As a kid, my favorite place to be was the library.  This was before college, before high school, just around the time I started Junior High School.  I would count up $1.25 from a jar full of loose change, get on the Q54 bus from the corner of Jamaica Avenue and Van Wyck, ask for a transfer from the bus driver, then ride to Merrick and Jamaica where the Queens Central Library sat across from the bus depot.  Inside, the first place I went to was over to the Science and Mathematics section.  What was I doing there?  I was picking out the newest textbooks: Chemistry, Biology, University Physics, Calculus.  I would stuff my book-bag–over the years, I had ripped a half a dozen of these book bags from stuffing them full of textbooks from the library–then take them back home.

At home, I would stack them, high one on top of the other, then maybe read the introductions of each of the textbooks.  By then, my eyes would have been completely tired, and I would stack them up again on my desk, then crash into my bed.  The next morning, back to reality, catching up on homework and or preparing for an exam, and those stacks of textbooks would stay where they were until days past their due dates.  I remember once selling my junior high school lunch vouchers to have enough to pay the library fines I had racked up from collecting these giant textbooks.

When I think back to those habits, I wish I had someone to teach me how to study.  Or, someone to help me understand how you had to go about reading a textbook.  So, a lot later down the years, after I had messed up as an engineering student, completely had no chance of ever becoming a doctor, years after when I was at my lowest, I understood that one of the roads up was to study English Literature.  Why did I think that?  Because I saw myself as an eternal student who was missing a couple of critical tools: critical thinking and some basic writing skills.

Anyway, fast forward to now, after all the years of reading textbooks, novels,  theoretical philosophical arguments, and of course tons of articles from the sports section, I realize I still repeating a bad habit: I hoard books out of a genuine desire to learn, but I end up not learning anything from them, because there aren’t enough hours in the day to read everything.

I need to be honest with myself and focus on just what I need.

So what does my Desktop look like now?

Screen Shot 2017-08-09 at 9.40.59 PM

Unity Game Engine, Writing==Developing, Final Coming Up, Planet Earth Loop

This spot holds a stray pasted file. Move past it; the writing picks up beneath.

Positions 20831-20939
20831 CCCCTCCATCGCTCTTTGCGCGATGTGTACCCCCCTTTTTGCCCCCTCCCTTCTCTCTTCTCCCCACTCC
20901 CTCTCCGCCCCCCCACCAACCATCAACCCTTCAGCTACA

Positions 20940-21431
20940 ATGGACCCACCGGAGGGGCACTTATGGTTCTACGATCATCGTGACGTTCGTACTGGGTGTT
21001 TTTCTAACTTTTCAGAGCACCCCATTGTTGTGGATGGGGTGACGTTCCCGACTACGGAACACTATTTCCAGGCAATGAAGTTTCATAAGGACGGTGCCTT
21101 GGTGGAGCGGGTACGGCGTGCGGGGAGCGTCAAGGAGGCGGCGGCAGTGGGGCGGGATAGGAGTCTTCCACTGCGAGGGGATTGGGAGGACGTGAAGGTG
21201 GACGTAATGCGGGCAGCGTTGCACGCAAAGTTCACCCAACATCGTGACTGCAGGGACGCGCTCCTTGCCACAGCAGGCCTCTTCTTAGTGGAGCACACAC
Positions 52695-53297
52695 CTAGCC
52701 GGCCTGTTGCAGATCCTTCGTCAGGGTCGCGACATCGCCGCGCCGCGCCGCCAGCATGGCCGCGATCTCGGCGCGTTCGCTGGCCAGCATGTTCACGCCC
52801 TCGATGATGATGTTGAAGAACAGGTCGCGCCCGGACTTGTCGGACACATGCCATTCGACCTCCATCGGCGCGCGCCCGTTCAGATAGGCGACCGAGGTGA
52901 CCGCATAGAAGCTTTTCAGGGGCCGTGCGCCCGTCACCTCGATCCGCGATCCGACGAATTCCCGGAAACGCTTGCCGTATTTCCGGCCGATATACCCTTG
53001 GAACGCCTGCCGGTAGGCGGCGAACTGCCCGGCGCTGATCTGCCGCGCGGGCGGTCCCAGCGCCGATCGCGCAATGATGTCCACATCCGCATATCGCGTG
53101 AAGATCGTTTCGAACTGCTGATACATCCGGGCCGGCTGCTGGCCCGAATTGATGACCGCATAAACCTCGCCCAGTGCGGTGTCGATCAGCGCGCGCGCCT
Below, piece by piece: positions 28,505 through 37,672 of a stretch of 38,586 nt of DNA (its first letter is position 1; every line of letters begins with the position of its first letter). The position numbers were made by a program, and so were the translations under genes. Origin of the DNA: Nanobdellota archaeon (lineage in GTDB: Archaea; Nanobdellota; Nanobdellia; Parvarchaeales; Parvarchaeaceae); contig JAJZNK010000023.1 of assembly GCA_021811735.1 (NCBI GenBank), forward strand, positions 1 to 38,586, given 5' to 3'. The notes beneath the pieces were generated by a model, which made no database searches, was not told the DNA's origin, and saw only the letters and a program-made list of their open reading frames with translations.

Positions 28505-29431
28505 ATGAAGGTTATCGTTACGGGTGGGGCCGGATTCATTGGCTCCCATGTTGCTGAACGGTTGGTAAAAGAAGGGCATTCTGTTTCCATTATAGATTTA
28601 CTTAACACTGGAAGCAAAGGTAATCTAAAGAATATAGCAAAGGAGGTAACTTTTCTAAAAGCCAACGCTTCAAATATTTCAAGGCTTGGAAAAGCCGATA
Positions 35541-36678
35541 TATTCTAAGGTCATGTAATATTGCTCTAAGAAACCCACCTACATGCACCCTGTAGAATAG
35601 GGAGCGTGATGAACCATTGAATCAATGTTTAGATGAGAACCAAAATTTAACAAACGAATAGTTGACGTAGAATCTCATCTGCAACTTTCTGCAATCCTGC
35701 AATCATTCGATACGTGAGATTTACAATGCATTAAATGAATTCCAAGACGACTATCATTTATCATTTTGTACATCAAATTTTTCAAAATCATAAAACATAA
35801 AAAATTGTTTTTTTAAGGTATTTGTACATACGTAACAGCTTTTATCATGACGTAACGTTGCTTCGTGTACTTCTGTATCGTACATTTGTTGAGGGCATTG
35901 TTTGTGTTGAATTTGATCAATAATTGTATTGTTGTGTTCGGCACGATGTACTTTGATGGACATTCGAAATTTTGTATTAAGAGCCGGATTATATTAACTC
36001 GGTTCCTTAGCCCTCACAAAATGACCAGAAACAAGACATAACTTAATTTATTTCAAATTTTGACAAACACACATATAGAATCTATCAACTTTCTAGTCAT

I’m installing Unity, the game engine.  Last summer, I left a project with an educational game development group where I was entrusted with the task to develop an original, nonlinear narrative.

You see, prior to computer science, my life long dream was, and still is, to write.  I was entrusted with the task of writing a game, something I had never done before.  I ended up writing an outline, after outline.  Each week I would meet with the team and present my new ideas.  These sessions slowly disheartened me because I wouldn’t leave the meetings with boundaries or direction on what was good or what was bad.  Instead, I was asked to think more outside of the box.  While the team ultimately was not able to produce a finished product, what I realized through the experience was the importance of retraining and finding myself in the future of computer science.

Now, a year after, with a solid two semesters of computer science, I am installing Unity on my Macbook Air because I want to try developing games again.  This time around, I understand how object oriented design works, I am familiar with all the complex jargon commonly heard in the tutorials.  So, like picking up a book I had given up on because it was too hard, I’m hoping this time around it will be much easier.

I plan to build these early copy-cat games for the web, so hopefully, my blogs will soon have embedded games.

My dream has and still is, to write.  Nowadays, that writing has become developing.  They’re the same thing, I tell myself.  Just as Hemingway woke up each morning to write the next paragraph of a project, I wake up excited to write the next block of code for a program.

In the long run, having studied Literature for four-years, developing an attention span that can work on a project hour after hour, mastering methods of changing one’s perspective to look through another lens, thinking outside of the box, all of the little skills like that will help me in my coming career as a software developer.

Thoughts on School.  A week before my Discrete Math final, I am glad summer courses are easy.  But I know very well that my Discrete Structures course is going to balance the easy out and be super difficult.  Either way, after my final exam next Tuesday, I have to take the initiative and practice, like hardcore, all the example problems in Rosen’s Discrete Mathematics.

I also need to get myself a copy of Cracking The Coding Interview, as I’ve read and re-read on different forums that it’s best to study Discrete Mathematics, Structures with questions that are asked during coding interviews.  Afterall, one day I do want to land a job, at a company, make a comfortable living, etc.

Other Thoughts:  Some folks like to listen to music while they code.  Then there’s me.  I like to turn on my TV, load up Netflix, then watch BBC’s Planet Earth on mute.  Sir Attenborough is great, but I just want to code on my computer then when I need to recharge, I just look up and watch the weird, beautiful, crazy things that make up life outside of modern humanity.